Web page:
The control of reproduction, who gets to have children when and how, was a fundamental technology for the establishment and the continuation of the colonial project. The scholar Maria Lugones wrote about how what she calls “the colonial/modern gender system” was established through colonialism. She argues that this gender system has two sides. One side is what she calls “the light side” of the colonial/modern gender system, which established the structure of this systems for settlers. She doesn’t deny the violence of this system on all of its sides, and there is a rejection of white women´s sexuality too in the way that gender was codified in the settler society, but the way in which this system has affected and continues to affect white women is fundamentally different from how it affects people of Color. This system defines white women in a specific way, such as being perceived to be closer to nature than the white man who represents culture. But the way that bodies on “the dark side” of this gender system are being perceived and sexualized is based on an understanding of the sexuality of people of Color as being something very threatening, and this persists in current debates on population growth.
The idea for my latest project, “The Councils of the Pluriversal” which includes the performance dinners, came from the criticism that I have towards the argument that in order to deal with the climate crisis we need to think about curving birthrates and overpopulation as a driving factor for climate change. Even very well known and respected feminist theorist like Donna Haraway have been buying into this argument lately… to which I call absolute bullshit. If we look at the history of this perceived overpopulation crisis, it is a conversation that is always recycled to target minorities – being it people who are poor, people of Color, people who are not within the gender binary or who are being minoritized for some other reason. All of these categories intersect in different ways.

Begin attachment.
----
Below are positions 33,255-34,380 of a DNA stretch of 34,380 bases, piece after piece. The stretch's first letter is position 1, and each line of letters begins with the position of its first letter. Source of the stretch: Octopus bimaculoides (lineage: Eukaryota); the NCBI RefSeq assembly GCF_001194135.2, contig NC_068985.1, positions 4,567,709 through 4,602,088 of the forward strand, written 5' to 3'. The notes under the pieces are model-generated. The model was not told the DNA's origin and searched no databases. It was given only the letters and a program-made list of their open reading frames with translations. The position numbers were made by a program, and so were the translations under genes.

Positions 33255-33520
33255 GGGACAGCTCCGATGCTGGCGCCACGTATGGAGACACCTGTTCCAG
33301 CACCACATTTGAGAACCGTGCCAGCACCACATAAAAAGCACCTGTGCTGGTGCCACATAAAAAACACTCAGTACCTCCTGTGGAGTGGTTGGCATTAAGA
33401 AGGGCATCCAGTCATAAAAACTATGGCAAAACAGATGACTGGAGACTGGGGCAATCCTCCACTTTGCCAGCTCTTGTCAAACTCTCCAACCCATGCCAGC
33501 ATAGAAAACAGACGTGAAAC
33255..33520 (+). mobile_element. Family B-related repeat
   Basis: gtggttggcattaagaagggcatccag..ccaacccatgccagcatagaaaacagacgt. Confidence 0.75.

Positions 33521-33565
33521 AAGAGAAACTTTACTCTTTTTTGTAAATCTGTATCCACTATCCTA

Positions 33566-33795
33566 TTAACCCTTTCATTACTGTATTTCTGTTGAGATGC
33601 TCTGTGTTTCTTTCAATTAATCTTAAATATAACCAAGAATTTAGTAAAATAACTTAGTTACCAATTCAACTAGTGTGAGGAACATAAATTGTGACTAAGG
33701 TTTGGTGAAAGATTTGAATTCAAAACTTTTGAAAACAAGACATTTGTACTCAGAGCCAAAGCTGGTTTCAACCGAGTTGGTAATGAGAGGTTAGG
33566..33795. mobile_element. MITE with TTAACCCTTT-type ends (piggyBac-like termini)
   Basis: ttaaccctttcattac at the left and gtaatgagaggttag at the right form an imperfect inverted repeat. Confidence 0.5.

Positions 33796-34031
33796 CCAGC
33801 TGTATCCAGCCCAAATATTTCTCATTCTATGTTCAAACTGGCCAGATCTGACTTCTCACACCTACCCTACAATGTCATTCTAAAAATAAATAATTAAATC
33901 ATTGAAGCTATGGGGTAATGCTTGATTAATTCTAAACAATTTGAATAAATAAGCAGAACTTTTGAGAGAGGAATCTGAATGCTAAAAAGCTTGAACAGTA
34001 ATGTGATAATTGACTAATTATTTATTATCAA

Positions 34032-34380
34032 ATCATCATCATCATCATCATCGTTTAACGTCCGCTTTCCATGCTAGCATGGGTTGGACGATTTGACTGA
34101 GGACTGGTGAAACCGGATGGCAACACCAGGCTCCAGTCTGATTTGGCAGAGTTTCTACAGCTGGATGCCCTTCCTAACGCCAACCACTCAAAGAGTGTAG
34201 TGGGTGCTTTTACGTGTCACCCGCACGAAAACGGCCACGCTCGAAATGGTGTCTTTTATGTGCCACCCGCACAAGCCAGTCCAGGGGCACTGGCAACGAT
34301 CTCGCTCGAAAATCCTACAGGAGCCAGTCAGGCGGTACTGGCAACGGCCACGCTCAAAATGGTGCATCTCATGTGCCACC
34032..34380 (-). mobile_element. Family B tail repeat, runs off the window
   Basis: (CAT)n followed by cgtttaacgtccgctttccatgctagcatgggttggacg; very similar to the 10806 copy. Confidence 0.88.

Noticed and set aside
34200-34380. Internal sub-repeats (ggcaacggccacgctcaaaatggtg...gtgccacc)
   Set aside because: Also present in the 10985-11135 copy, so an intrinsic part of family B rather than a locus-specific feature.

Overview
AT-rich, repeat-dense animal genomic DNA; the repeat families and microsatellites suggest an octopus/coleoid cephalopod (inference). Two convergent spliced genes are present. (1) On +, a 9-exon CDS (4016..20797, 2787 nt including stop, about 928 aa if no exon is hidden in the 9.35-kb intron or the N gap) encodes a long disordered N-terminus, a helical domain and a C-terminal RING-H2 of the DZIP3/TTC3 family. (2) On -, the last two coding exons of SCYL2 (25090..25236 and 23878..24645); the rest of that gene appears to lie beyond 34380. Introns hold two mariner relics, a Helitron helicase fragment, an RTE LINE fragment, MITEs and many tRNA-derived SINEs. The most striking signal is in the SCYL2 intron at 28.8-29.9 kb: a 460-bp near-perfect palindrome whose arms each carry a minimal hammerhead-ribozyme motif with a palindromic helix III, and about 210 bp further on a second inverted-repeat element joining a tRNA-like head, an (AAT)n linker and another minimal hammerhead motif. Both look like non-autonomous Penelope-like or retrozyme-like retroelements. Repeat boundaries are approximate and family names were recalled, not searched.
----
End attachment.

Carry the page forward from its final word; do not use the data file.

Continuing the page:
The conversation on overpopulation is nothing new, it was one of the main arguments that were used to legitimize some of the unethical trials for the birth control pill and other contraceptives, even sterilization, in Puerto Rico in the 1950s. The argument went that Puerto Rico was poor because it was overpopulated and that there were not enough resources for that population. What is very interesting to me is that this argument ends up hiding different things. Puerto Rico was subject of the American-Spanish war at the time. It had first been a Spanish colony, then after the American-Spanish war it became a US colony. The fundamental relationship between a colony and a settler nation is one of exploitation, so it is not surprising that there was a lot of poverty in Puerto Rico. The body of the colonial subject or decolonial subject is associated with not having responsability, not being able to control themselves. This was translated into Puerto Ricans having too many children, Puerto Ricans not being able manage their fertility. And this is just one example - you can trace racism throughout the whole history of the overpopulation fear, including Paul Ehrlich´s Population Bomb.